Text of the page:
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The Fact of the Matter: Poems


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About the Author

Sally Keith is the author of two previous collections of poetry: Design, winner of the 2000 Colorado Prize for Poetry, and Dwelling Song, winner of the University of Georgia's Contemporary Poetry Series competition. Her poems have appeared in Colorado Review, A Public Space, Gulf Coast, New England Review, and elsewhere. Keith teaches at George Mason University and lives in Washington, DC.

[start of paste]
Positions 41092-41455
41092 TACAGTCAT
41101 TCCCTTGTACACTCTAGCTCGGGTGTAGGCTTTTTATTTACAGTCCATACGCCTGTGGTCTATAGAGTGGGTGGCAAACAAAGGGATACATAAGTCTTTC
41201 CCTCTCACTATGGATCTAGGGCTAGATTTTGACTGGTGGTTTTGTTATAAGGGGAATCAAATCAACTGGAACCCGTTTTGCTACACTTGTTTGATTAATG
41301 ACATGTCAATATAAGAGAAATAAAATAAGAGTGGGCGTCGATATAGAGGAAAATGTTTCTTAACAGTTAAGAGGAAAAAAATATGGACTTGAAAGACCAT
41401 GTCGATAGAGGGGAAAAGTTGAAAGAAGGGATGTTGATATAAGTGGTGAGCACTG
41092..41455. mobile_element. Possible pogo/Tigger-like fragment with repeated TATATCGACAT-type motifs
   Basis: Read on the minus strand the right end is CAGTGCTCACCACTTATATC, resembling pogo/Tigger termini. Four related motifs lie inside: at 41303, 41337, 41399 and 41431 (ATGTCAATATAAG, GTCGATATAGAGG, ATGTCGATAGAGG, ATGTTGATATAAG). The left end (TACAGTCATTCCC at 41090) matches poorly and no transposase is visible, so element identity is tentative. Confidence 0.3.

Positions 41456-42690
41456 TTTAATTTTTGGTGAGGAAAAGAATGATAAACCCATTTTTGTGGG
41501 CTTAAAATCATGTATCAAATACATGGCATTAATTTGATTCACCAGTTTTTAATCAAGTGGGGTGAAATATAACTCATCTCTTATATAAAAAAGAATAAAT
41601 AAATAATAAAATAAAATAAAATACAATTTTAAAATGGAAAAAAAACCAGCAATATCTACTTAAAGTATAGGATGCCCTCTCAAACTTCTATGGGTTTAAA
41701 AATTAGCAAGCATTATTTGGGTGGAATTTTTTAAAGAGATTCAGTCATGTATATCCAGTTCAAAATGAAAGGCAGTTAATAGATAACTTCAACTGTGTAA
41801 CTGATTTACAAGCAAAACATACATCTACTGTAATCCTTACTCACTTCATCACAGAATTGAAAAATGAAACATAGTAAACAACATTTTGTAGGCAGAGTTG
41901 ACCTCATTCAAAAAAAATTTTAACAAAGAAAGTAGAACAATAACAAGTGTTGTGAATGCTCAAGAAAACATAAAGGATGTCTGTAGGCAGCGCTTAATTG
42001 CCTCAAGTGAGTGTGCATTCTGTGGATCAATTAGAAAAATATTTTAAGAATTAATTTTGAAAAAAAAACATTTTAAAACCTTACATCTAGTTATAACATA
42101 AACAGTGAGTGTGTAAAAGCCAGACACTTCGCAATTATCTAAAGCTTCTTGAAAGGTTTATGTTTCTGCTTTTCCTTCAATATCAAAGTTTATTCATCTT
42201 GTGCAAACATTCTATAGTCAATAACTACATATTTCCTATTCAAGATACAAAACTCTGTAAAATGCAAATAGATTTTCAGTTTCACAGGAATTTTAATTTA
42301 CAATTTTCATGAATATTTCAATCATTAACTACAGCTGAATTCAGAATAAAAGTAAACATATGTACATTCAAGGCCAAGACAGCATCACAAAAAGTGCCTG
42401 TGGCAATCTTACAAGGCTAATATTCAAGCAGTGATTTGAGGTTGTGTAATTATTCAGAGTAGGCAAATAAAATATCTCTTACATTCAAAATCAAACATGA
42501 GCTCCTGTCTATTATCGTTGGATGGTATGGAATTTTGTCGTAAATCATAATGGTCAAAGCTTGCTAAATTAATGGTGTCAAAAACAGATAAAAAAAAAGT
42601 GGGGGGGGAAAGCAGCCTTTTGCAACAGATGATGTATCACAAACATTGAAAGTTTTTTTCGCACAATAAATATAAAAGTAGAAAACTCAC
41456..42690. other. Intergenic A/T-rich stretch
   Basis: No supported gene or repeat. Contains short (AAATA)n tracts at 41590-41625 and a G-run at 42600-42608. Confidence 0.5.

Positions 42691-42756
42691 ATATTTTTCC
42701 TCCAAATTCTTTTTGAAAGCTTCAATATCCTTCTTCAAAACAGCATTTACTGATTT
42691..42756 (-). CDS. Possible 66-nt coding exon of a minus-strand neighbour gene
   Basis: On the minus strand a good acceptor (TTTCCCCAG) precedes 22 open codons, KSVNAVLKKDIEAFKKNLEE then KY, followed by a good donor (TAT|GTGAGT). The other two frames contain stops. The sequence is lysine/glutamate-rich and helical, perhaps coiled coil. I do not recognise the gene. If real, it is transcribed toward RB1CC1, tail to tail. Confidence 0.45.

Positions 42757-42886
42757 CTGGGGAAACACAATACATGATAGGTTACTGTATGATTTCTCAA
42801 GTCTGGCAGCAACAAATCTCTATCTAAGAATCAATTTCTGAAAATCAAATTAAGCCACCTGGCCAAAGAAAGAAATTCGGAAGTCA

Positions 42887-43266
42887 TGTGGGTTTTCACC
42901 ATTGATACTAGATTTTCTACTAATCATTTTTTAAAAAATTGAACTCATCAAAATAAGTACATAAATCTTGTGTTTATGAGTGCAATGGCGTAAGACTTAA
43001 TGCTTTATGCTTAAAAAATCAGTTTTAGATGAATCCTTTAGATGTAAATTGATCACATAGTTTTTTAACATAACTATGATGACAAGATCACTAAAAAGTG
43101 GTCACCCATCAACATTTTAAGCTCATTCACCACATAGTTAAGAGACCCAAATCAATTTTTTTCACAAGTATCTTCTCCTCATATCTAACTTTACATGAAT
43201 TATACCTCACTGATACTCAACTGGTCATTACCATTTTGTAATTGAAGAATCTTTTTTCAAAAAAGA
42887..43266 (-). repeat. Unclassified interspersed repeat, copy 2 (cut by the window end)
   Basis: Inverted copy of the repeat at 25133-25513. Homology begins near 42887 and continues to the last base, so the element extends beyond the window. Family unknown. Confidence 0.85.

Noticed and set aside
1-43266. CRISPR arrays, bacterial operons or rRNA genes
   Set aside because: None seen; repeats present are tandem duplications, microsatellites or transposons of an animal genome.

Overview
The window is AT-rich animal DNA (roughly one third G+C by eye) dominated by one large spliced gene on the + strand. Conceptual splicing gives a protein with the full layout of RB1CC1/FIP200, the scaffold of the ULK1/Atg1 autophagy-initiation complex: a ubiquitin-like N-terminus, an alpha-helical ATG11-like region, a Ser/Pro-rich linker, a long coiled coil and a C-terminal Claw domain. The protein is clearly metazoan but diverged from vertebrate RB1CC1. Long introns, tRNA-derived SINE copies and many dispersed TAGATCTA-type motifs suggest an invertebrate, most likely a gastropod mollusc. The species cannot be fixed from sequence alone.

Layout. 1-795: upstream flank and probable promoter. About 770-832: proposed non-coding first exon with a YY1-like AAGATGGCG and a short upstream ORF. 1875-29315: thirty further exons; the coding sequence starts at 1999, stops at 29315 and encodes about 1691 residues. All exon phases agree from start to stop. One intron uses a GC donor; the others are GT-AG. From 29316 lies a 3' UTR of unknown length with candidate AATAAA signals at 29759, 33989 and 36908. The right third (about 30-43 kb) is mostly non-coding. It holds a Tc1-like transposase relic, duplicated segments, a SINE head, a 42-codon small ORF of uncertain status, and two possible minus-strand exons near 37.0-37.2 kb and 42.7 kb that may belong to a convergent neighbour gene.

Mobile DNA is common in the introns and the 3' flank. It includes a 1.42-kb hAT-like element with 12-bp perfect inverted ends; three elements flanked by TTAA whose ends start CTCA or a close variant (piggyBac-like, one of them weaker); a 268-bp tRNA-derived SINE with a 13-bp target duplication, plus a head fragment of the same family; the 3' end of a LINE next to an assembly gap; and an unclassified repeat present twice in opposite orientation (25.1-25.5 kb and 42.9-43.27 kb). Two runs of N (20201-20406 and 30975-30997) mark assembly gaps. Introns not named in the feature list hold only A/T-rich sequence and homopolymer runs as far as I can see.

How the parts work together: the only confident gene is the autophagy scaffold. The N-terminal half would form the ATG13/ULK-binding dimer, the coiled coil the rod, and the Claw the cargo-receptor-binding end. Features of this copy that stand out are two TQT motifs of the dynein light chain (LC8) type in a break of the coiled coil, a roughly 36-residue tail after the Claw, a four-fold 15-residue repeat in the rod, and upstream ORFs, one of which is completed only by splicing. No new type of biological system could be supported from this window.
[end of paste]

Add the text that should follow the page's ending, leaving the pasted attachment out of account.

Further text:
Praise for The Fact of the Matter "Part-epic, part-elegy, her latest collection presents 'one world spun into another': a wonderfully involuted tableau where ancient Greek myth, German painting, strip malls, and natural history swirl together with the speaker's mourning." --Ben Purkert, The Kenyon Review "The elegance of Keith's craft and grounding, pastoral moments contain what might otherwise be rhapsodic verse. What is unsaid is often as loud or louder than what is not withheld." --Amy Silbergeld, The Rumpus "'I'd obsessed over all the old systems,' asserts Keith in this third book, in which she creates systems--through leaps and variation--to subvert them. In 'Knots' she writes, 'The spine is a series where action begins,' later continuing, 'The spine is a series of knots under skin,' and builds up to: 'On a ship full of species the rhinoceros arrives in Portugal, a gift for the king.// It had been over one thousand years since anyone in Europe had seen one.' At their best, these acrobatic movements from one fact or phrase to a disparate other are not whimsical non sequiturs but revelations bridging history and the inner life. For Keith, discoveries in any discipline--from physics to painting--push humanity forward ('In 1621/ Johannes Kepler/ switches out "soul"/ for "force"'), and myth is used not as a crutch for meaning, but as an anchor for new discourse on selfhood in our moment: 'Achilles refusing and refusing to eat/ Moment you already know: Achilles and the ambrosia/ so again fate might be complete--look steadily--/ Moment before the action takes place.' Keith admits 'Our history was not at all unusual' and still 'One travels to the edge/ to see what always is.'" -- Publishers Weekly (STARRED) "Colorado Prize--winner Keith's new collection (after Design and Dwelling Song) carries a pulse reminiscent of Dylan Thomas's 'force that through the green fuse drives the flower.' In 'Providence,' for instance, one finds oneself looking for God--instead of navigating tables and the unspoken exchange between a mother and daughter at a sidewalk Rhode Island restaurant, an event as trivial as a smashed soda can or salt exploding over the ocean. Keith is refreshing in her resistance to lines saturated with the addled 'I' or sentimental narrative that isn't driven by a logical consequence. Here, the poet and reader share a straightforward detachment from the world in question; observing a simple landscape or the volley of prescriptive methods and facts responsible for a painter's masterpiece shows us that what we think we see and understand is often arguable. VERDICT Presenting a tone of balanced offhandedness, Keith's work is worth investigating by those who want a well-rounded sense of modern poetry. Recommended." --Annalisa Pesek, Library Journal "Through contemporary voices and timeless contexts, these haunting poems fracture--then rebuild--lyric expectations. At times drawing from science and art, epic and elegy, The Fact of the Matter transcends, finally, description's easy borders. Its achievement is singular and stunning--and places Sally Keith at the forefront of younger American poets." --Linda Bierds, author of First Hand "Between force and fault, Sally Keith's The Fact of the Matter does its necessary, beautiful work. In these poems 'stuck on the intricate work,' Keith proves herself not only among this generation's most vital poets, she reveals herself as a profound thinker of art's complicated relation to the people and events that fill it. 'I need some force to deal with time,' Keith says; she says, 'Mostly we are vulnerable.' A poem seems to be that which deals with time by resisting its relentlessly mortal march; in doing so it reveals the flaw of our own mortality. One cannot occur without the other, Keith knows. And so these poems trace the ongoing existences of disparate forces: Achilles mourning his lover's death, Muybridge's photos of a horse at full gallop, the act (and re-enactment) of the golden spike connecting the nation by rail, Smithson's spiral jetty, dinner with her mother, and diseased oaks in the yard. Keith sees in ways as deeply moral as they are beautiful that art not only records force, but is a force itself, shaping the world it describes. The result is a poetry that asks of itself questions a lesser art would flee, a poetry of radical doubt because it is a poetry of actual faith. They speak lovingly of love's complications--love as a force that depends on fault--and gives to its readers one of the few actual blessings I know: poems unsparing in their care." --Dan Beachy-Quick, author of A Whaler's Dictionary and Wonderful Investigations "Stunning--haunting--quiet revelations, sometimes half withheld--words heard across a table, across continents, across centuries. These poems are the still moments between actions; time slowed to its instants (as in Muybridge's photo-sequences) then silently reassembled, so that a thousand years ago is yesterday. Achilles removes his helmet in the next room while Durer prepares a pigment. These are the unheard whispers of the Odyssey, the hidden corners of the master's studio. Poems and Paintings and History and Love and the space one leaves them for. Fall out of and into time. Herein is purest magic." --Martin Corless-Smith, author of English Fragments: A Brief History of the Soul "In these poems, Sally Keith finds that hinge between the world and its weaving into art (the eye of the observer meeting the force of the world). Force, says Simone Weil, turns humans to things; but beauty is also a force, and both forms are here turned from their inexorable forward movement toward the making of the artist, who transforms their energy into pictures and sounds so crystalline and still we can apprehend the place motion itself begins." --Eleni Sikelianos, author of The California Poem and Body Clock Praise for Dwelling Song: WINNER OF THE UNIVERSITY OF GEORGIA'S CONTEMPORARY POETRY SERIES COMPETITION "'I'm almost opened,' say the final lines of Dwelling Song, 'and / the color is about to come out.' Keith hides in broad daylight, and she becomes herself by changing constantly into something else. Smart, visceral, poised, reckless--these poems are content with discontent, at home when most at sea; their syntax turns wildly toward each new revelation. 'What I first said was not enough,' says Keith. Dwelling Song will leave you famished, hungry for more." --James Longenbach "Full of sharp, tight perceptions and even sharper, tighter sounds, Keith's second collection manages to embrace both the quotidian and the timeless at once. From their fusion, she fashions a vibrant immanence; this is poetry that takes place on the page right before your eyes. Lyrical yet mathematical, at times unnerving yet always compelling, these poems never stop opening up new territory. " --Cole Swensen "'How many ways am I missing?' asks the speaker of one of Keith's moving poems--poems that dwell on the problem of having inherited spiritual burdens without reliable spiritual means; poems that seek a dwelling place in the remnants of lyric address. Keith's work struggles on behalf of the reader, and on our behalf it roams across sites of pained encounter. And it refuses not to sing." --Mark Levine Praise for Design: WINNER OF THE COLORADO PRIZE FOR POETRY "The poetry of Design arcs between radiant acts of attention wherein Keith displays a brilliant, phenomenological turn of mind, as well as a capacity to sustain a lyrical interrogation of perception, faith, form, the architecture of flight, the fragility of matter. The vision is fractal, the language painterly. There is little of the contemporary poetic vernacular here, but rather a transcription of mind, as is found in the journals of Hopkins and Dickinson. She is that interesting, and this is an exemplary debut." --Carolyn Forche